There are several things to consider when negotiating a new lease. These may or may not be picked up in the lease document. For example, is the new lease going to be contracted out? That related to whether or not the protections of the Landlord and Tenant Acts are going to be applied). Other issues include the responsibility for internal and external repairs and decorating, permitted uses for the property, and issues over ending the lease or assigning it to a third party. There could be also be service charge and insurance obligations to be considered.
One of the most important aspects is the way that rent review provisions are laid out (see section on rent reviews on the left of this screen).
Also important is the amount of up-front deposit or other security that the new tenant will provide.
All these factors, and many others should be explained at the outset by any experienced commercial property solicitor in order to guide the client through the transaction so that he or she can concentrate on the logistics of the business, instead of getting bogged down in legal considerations.
Lease Assignment / Transfer
If the lease being taken on is not a new lease, but is a transfer of a third party’s lease, similar steps to considering a new lease’s proposed terms must be taken. An experienced commercial property solicitor should first of all satisfy him or herself that the lease itself is good and marketable. It is absolutely fundamental when negotiating any business lease to ensure it does not become a noose around the tenant’s neck and is marketable and satisfactory to a mortgagee or lender’s requirements.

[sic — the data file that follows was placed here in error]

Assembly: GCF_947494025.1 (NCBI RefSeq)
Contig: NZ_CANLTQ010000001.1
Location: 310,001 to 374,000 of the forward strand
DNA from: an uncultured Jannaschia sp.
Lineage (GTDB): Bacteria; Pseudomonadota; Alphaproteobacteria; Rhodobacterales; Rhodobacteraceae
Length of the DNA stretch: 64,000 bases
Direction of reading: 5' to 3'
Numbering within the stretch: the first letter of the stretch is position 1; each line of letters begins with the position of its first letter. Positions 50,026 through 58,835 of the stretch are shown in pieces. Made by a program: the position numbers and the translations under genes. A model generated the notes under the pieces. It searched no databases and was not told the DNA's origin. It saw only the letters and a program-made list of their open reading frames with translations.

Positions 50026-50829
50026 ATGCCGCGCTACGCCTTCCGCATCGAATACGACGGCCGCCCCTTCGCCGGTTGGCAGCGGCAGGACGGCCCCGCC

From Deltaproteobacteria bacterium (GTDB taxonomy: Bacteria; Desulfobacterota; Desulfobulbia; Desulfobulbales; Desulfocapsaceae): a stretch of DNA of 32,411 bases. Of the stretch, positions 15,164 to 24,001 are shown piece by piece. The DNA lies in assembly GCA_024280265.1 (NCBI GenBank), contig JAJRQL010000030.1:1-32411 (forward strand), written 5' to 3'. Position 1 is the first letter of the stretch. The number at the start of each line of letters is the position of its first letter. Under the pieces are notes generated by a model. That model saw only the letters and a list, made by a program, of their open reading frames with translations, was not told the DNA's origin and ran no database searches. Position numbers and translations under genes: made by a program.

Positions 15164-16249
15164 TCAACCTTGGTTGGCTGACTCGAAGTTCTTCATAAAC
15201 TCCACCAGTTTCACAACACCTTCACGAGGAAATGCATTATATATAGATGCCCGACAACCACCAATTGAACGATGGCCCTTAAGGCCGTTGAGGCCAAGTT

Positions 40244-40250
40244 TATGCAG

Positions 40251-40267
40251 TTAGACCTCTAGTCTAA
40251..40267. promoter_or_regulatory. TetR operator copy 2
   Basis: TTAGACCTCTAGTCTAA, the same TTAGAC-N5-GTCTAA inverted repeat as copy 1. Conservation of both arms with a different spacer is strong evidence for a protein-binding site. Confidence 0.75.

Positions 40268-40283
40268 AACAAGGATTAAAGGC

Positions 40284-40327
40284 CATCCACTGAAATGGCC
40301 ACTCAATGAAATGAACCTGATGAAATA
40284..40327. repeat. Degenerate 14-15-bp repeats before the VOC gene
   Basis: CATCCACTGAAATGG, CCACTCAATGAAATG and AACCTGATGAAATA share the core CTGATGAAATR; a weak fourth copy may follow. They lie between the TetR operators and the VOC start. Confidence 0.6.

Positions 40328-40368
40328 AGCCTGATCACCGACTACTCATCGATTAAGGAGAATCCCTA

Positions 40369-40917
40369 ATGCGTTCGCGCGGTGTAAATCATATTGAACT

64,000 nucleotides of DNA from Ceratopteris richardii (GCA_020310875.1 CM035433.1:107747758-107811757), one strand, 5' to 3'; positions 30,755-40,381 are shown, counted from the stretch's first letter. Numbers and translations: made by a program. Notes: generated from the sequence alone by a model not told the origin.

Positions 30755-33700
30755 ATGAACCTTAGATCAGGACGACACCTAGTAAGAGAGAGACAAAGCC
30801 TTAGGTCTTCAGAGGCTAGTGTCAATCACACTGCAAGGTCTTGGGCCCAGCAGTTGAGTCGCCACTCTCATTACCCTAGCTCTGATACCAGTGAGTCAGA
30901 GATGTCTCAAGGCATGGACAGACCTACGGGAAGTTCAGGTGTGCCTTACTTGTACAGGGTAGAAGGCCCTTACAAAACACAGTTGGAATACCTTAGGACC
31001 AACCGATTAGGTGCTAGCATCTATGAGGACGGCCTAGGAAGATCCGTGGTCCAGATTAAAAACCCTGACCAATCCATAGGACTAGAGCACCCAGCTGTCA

These usually take the form of mortgages. The lender is a mortgagor and borrower is a mortgagee. Lender will usually instruct independent solicitors to act for it and the borrower will ensure that his solicitors, acting on the purchase or lease, would negotiate any relevant mortgage documentation with the lender’s solicitors and deal with the requirements the lender makes. This will include satisfying all title and searches requests, and making pre-contract enquiries, satisfying all execution requirements and all registration details. There may be other demands from the lender if the borrower is a company. If the property to be charged is leasehold the lender may require a full Lease Report in one of the usually accepted formats. This can be very lengthy and detailed, particularly if more than one leasehold property comprises the security.
Final Note: The above represents a basic guideline of the issues, but in no way is meant to replace good legal advice.